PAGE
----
The term “time-out” comes from sports. They use it to pause games too.
More recently, I’ve heard kids say, “Pause!” It’s possible this comes from pausing video games.
In France, they say “pouce” (thumb) to call a time-out. They might also gesture with a thumbs up.
Frances Turnbull wrote, “Here in England, I’ve seen my daughter’s buddies calling ‘T-out’.”
Nyango from Cameroon said, “As kids we used to say: ‘Wait! Wait!’ with the hand held up, palm facing outward (‘Wait’ is actually the Pidgin English version of ‘Hold on!’ and that’s how we used it). When my kids were younger, they said: ‘Take a break!'”
Agnieszka Magnucka wrote, “‘Pause’ or ‘T’ in Poland.”
Jessica Taylor-Kucia wrote, “Or ‘stop the game’ (Stop zabawa) in Poland.”
Emanuela Marsura wrote, “In Italy we say ‘Stop’ or ‘Pausa’. In my Venetian dialect I say ‘Bando’. You can’t translate this.”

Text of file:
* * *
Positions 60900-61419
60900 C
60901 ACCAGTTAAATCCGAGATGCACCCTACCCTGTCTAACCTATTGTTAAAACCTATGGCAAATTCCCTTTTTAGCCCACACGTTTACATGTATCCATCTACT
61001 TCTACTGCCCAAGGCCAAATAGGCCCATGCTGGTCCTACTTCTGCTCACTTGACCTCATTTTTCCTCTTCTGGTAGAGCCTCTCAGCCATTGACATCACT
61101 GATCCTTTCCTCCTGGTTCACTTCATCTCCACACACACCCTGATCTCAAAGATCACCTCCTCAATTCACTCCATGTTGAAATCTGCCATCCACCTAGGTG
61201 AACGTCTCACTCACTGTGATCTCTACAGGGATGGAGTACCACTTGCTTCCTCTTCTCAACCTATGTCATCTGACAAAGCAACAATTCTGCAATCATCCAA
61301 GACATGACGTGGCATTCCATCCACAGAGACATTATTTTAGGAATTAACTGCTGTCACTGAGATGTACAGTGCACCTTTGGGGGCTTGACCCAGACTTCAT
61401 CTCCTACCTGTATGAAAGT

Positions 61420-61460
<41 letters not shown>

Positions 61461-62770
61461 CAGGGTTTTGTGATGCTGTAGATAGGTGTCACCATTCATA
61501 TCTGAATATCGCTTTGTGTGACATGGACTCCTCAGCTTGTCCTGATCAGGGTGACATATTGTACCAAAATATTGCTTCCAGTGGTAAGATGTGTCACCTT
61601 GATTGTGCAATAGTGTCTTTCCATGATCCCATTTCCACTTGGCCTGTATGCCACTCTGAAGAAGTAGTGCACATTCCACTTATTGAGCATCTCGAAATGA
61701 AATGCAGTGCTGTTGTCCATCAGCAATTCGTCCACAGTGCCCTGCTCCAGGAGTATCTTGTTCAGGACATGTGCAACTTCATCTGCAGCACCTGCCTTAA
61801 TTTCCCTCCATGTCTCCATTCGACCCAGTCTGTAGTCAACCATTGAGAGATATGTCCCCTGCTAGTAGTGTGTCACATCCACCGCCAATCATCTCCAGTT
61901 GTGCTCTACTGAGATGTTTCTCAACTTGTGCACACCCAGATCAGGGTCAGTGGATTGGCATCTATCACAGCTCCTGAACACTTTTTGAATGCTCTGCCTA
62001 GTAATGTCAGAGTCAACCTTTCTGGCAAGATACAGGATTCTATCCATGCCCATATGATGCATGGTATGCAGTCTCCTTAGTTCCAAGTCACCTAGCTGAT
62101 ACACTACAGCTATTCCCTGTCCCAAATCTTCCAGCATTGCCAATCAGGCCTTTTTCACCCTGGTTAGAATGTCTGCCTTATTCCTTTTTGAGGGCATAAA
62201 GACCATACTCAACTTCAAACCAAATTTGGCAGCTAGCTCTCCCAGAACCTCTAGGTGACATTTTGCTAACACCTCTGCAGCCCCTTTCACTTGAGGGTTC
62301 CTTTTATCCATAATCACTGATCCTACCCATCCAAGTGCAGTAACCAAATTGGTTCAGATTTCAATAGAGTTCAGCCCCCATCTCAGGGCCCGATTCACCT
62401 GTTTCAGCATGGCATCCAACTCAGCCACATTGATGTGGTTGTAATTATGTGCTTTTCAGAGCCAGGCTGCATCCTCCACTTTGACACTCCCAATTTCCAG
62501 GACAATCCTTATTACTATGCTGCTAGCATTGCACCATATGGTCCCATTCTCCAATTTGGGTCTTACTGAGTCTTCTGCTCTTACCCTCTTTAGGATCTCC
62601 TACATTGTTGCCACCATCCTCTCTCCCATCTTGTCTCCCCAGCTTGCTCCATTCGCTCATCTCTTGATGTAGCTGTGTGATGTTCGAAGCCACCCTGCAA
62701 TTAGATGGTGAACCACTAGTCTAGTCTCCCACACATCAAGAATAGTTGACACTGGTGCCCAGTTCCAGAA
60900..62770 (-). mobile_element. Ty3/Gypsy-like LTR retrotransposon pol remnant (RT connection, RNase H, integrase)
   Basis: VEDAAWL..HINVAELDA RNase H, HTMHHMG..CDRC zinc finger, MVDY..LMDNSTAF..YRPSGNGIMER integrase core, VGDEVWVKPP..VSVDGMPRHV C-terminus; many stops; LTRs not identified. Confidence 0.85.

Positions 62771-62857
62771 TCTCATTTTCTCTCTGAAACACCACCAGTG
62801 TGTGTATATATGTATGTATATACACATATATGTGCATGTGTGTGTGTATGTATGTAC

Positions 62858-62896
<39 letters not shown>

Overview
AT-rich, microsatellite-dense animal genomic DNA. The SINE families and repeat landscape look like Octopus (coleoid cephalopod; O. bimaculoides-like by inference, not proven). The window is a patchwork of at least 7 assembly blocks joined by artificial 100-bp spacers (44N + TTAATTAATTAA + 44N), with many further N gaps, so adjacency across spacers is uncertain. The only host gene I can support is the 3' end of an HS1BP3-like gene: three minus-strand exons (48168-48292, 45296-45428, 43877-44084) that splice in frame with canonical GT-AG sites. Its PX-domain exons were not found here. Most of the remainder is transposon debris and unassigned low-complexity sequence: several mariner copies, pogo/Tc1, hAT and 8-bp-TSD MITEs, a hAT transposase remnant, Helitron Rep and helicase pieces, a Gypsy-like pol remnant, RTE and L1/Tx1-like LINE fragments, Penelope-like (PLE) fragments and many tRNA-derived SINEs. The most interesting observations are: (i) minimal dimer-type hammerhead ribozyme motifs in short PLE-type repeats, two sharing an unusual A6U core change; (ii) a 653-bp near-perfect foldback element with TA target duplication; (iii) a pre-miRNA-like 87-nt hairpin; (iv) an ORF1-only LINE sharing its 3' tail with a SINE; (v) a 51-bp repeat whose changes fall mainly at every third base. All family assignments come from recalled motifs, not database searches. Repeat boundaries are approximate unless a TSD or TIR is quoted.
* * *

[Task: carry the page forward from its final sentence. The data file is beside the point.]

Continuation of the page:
How do you call a time-out where you’re from?
This article was posted on Thursday, January 14th, 2016 at 9:13 pm and is filed under Calling a Time-out in Games, Cameroon, Countries & Cultures, England, France, Games Around the World, Poland, Questions, Readers Questions, USA. You can follow any responses to this entry through the RSS 2.0 feed. You can skip to the end and leave a response. Pinging is currently not allowed.
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